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This is the second blog in a series of blogs from our Fellows of Practice 2020 on how outcomes based contracts are adapting in light of Covid-19 (read our first bog with Gail Gibbons here) In this piece Tom Davies, Manager at Social Finance explores how local government and the community have worked together during the Covid-19 pandemic, what has worked well and what this means for the future. 
At the online Social Outcomes Conference this September we are exploring outcomes based contracts and Covid-19. You can explore the programme here.

Local leads the way

For local government and the social sector, the last few months have been time of great challenge and change. But many of the good news stories about the Covid response have come from local areas.

Community organisations – social sector providers, charities, faith organisations, social enterprises, small businesses, and the thousands of new mutual aid groups – have played a vital role: delivering supplies to vulnerable residents, supporting the socially isolated, and helping households hardest hit by lockdown and the economic downturn. 

And many councils, faced with challenges far beyond their own means, have shifted overnight their role to coordinator and facilitator for other local partners. These local responses have proven flexible and quick to act while some central programmes have suffered technical and organisational problems. Blackpool, for example, quickly established 12 Corona Kindness Hubs to distribute supplies and provide other emergency support for residents, 9 of which are led by community organisations.

Sustaining the new relationship

Social Finance are working with several councils to help plan for the next phases of the Covid response and re-build, using a methodology based on scenario planning One of the strongest and most consistent themes of these conversations is a desire to re-think the relationship between local government and community partners.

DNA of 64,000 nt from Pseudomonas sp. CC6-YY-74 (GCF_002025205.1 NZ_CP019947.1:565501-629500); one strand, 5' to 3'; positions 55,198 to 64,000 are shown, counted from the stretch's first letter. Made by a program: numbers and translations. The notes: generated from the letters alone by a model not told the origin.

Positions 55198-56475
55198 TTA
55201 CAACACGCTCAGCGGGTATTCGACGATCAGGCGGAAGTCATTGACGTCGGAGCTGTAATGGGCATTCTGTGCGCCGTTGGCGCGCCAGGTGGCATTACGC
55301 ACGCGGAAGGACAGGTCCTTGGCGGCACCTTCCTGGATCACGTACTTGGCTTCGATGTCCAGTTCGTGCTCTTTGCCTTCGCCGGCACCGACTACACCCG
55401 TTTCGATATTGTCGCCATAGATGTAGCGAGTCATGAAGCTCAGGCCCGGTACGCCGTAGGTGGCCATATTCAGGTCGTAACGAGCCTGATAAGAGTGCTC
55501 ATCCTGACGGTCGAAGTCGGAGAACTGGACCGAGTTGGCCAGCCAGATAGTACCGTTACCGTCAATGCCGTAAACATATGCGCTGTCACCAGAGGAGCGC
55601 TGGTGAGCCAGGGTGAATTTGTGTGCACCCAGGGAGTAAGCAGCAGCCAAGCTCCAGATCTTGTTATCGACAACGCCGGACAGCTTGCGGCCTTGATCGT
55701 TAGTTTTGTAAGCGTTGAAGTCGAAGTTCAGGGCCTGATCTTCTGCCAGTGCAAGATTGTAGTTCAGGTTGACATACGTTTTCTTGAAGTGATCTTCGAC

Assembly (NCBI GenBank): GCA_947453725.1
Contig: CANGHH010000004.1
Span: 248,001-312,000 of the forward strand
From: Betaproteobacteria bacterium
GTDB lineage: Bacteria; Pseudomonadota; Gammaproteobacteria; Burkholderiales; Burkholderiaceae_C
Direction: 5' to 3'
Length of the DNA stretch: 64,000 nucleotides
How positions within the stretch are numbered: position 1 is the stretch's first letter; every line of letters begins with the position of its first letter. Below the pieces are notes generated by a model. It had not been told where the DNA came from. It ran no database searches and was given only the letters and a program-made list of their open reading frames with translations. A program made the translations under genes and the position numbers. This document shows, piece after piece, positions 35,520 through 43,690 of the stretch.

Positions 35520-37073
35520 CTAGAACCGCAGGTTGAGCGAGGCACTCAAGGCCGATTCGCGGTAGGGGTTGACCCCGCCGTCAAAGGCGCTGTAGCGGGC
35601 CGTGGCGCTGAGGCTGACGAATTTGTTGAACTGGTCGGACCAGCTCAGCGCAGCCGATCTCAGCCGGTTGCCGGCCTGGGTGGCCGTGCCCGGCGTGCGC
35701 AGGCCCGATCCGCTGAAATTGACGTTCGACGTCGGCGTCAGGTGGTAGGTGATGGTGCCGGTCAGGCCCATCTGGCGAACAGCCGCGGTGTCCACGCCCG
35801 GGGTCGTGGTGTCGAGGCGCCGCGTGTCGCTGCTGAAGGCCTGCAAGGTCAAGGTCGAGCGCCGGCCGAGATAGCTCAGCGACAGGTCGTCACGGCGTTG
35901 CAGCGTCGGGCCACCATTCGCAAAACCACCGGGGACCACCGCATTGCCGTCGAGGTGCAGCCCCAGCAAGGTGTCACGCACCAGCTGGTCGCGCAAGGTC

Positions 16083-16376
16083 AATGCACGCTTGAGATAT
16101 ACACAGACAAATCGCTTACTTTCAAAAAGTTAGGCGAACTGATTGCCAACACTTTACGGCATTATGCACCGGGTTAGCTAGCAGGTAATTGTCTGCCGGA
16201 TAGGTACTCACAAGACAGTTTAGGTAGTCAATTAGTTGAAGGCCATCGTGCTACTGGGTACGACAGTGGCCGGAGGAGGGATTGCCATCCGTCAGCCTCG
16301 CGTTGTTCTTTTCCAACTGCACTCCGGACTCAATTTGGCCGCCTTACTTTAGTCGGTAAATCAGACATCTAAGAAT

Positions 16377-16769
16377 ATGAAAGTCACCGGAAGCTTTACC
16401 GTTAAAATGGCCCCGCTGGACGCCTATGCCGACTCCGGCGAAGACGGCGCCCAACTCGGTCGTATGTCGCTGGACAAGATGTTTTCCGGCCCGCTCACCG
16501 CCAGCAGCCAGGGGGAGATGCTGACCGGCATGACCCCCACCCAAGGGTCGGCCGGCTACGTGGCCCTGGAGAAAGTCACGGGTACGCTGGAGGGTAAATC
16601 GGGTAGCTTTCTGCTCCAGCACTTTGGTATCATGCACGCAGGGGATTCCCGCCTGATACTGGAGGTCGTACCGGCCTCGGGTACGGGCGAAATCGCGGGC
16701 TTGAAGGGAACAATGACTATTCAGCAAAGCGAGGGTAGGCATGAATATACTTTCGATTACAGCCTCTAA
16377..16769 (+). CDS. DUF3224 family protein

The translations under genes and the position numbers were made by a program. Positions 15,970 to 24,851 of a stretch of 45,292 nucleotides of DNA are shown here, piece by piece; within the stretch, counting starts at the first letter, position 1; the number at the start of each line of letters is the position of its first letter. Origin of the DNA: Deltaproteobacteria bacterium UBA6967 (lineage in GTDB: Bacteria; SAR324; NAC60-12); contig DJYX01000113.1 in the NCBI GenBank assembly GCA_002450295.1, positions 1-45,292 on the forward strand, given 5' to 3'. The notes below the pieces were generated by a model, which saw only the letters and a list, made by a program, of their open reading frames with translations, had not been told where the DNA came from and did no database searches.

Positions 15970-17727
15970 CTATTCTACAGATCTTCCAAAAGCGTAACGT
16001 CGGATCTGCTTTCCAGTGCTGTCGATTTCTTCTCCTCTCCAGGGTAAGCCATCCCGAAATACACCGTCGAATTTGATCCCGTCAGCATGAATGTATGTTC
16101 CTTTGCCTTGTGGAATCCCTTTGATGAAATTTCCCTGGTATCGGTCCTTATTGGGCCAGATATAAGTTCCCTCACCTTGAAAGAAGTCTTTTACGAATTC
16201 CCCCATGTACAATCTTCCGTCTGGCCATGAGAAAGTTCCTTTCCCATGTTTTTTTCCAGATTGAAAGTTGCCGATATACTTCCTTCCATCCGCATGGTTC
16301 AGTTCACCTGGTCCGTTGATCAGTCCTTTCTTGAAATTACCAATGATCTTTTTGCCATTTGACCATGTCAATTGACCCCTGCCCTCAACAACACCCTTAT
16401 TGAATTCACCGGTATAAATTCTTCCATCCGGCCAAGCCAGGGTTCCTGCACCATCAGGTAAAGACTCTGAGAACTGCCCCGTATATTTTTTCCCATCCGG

There have been similar calls from community organisations. Both Locality and Power to Change have made the case for making community organisations the cornerstone of locally-led social and economic recovery. The National Lottery’s new Emerging Futures Fund is designed to give community organisations the space to explore what new infrastructure is needed to support the groundswell of local initiative and care that sprung up through the Covid-19 crisis.

Time is against them, though. As places and the economy re-open, engagement from furloughed volunteers will fall. And 1 in 10 charities face bankruptcy by the end of the year.

How then can local government and communities build on and sustain their new relationships?

Two options

While Covid has undoubtedly exposed and created new vulnerabilities in communities, the loss of services like day centres, domiciliary care, and support for families who fall below the child social care threshold has not been as bad as some councils expected. Community organisations may be able to provide more flexible, peer-led care and support for those with relatively lower needs, with councils providing resources and infrastructure for collaboration.

Alliance contracts, such as the Plymouth Alliance for adults with complex needs, are another way of creating long-term partnerships working towards shared outcomes. This shifts the government-community relationship from one of customer and service provider to creating ‘community capital’ and long-term change.

These are just two initial options that have emerged from our conversations with councils, and there are many issues to work through, such as governance and data systems that can capture systemic outputs and outcomes. And it will take concerted commitment from government to continue and deepen the sharing of power and resources.

It is likely, however, that councils will only have capacity to make a small number of wholesale changes to the way it works over the next 12 to 24 months given ongoing day-to-day challenges and the risk of workforce burnout. Establishing a new relationship with communities must be one.